Debt-yields range-bound ahead of central bank meet

ABS-CBN News

Posted at Jun 02 2008 02:59 PM | Updated as of Jun 02 2008 10:59 PM


By KAREN LEMA

Reuters

MANILA - Philippine debt yields will likely be trapped in a 5-10 basis point range ahead of a central bank meeting on Thursday as dealers trade cautiously given a split in expectations over what the monetary authority will do.

The consumer price index for May will be released around seven hours before the central bankers review policy.

Traders said that if annual rise in the CPI exceeds the top end of the central bank's forecast at 9.6 percent, which would also be a nine-year high, investors will price in a quarter percentage point rate rise.

"We will probably be trapped in a 5-10 basis point range for the week, but if inflation breaks the 9.6 percent high, we will see rates pull back by 25 basis points," a dealer from a local bank said on Monday.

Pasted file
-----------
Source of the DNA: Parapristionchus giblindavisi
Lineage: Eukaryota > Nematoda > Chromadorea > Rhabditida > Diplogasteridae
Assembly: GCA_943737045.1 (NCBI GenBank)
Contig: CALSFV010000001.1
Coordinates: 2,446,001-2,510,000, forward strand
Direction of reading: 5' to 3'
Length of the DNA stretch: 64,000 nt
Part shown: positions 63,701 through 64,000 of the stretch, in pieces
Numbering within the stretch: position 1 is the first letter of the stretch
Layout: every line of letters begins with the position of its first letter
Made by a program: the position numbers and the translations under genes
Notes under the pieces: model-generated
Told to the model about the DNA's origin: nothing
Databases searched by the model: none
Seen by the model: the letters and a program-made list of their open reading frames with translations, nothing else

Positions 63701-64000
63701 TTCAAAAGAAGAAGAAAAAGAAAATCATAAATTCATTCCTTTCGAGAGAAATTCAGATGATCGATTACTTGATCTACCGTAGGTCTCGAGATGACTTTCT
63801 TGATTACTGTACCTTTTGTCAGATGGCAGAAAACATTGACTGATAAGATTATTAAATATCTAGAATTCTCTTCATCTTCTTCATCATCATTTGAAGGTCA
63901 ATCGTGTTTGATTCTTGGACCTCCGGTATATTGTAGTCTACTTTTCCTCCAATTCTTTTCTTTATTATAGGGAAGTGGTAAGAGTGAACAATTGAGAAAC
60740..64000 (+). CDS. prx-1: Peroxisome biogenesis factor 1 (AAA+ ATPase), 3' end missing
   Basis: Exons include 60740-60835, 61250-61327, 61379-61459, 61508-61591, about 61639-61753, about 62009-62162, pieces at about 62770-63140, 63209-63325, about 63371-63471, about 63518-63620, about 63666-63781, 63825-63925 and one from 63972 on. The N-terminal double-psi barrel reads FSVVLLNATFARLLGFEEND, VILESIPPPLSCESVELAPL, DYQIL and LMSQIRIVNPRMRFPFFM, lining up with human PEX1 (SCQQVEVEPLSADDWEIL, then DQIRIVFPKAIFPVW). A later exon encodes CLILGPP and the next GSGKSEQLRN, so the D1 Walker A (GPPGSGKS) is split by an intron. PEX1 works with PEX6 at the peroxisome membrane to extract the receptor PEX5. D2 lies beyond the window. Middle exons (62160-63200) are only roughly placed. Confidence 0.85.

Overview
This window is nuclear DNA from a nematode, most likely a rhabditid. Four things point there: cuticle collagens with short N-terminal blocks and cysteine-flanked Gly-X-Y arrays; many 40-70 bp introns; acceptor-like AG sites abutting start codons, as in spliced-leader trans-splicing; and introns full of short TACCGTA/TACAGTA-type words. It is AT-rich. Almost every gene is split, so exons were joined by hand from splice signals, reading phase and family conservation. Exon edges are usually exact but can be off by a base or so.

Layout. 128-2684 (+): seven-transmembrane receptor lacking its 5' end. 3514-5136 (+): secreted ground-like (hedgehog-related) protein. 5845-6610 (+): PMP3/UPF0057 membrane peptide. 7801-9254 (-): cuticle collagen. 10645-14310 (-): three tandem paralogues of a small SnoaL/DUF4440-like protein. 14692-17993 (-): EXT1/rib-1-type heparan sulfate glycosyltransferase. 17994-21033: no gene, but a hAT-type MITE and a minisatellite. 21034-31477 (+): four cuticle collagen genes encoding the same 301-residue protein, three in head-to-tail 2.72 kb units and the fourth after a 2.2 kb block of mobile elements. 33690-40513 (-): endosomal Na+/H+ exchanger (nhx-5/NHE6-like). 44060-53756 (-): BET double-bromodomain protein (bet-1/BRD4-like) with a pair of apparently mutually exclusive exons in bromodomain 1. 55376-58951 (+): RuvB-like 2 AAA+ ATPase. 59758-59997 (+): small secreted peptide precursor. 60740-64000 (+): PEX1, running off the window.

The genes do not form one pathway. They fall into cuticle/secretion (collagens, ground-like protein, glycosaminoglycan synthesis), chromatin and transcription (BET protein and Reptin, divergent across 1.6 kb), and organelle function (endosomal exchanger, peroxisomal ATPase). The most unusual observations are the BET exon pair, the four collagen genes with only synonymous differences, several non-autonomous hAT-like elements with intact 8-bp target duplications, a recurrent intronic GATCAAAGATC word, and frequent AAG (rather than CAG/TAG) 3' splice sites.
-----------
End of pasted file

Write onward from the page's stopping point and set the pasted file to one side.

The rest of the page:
Traders said some investors had already factored in a 25 basis-point hike in overnight rates as inflation has picked up since the start of the year. Like other countries globally, the Philippines is feeling the brunt of rising food and fuel costs.

"What is scary about inflation is potentially it could go higher and higher," said another trader from a local bank.

The central bank has forecast that annual inflation in May could be in a range of 8.8-9.6 percent, against 8.3 percent in April, which was its highest level in nearly three years.

The Philippines has set an inflation target of 3-5 percent this year, but the monetary authority has already said that goal was "clouded with risks."

Central bank Governor Amando Tetangco signalled last week he was more focused on protecting the inflation target of 2.5-4.5 percent for 2009.

The central bank kept interest rates unchanged at 5 percent for overnight borrowing and 7 percent for lending at its April policy meeting. It last raised rates by 25 basis points in October 2005.

The government plans to sell P7 billion ($161 million) of the 2013 paper at 0500 GMT on Tuesday. It was originally sold as a seven-year bond in 2006 and currently has a remaining life of four years and nine months.

Five-year government paper was quoted at 8.8219 percent in the secondary market on Monday, higher than the 6.568 percent average rate at the last successful auction on March 11.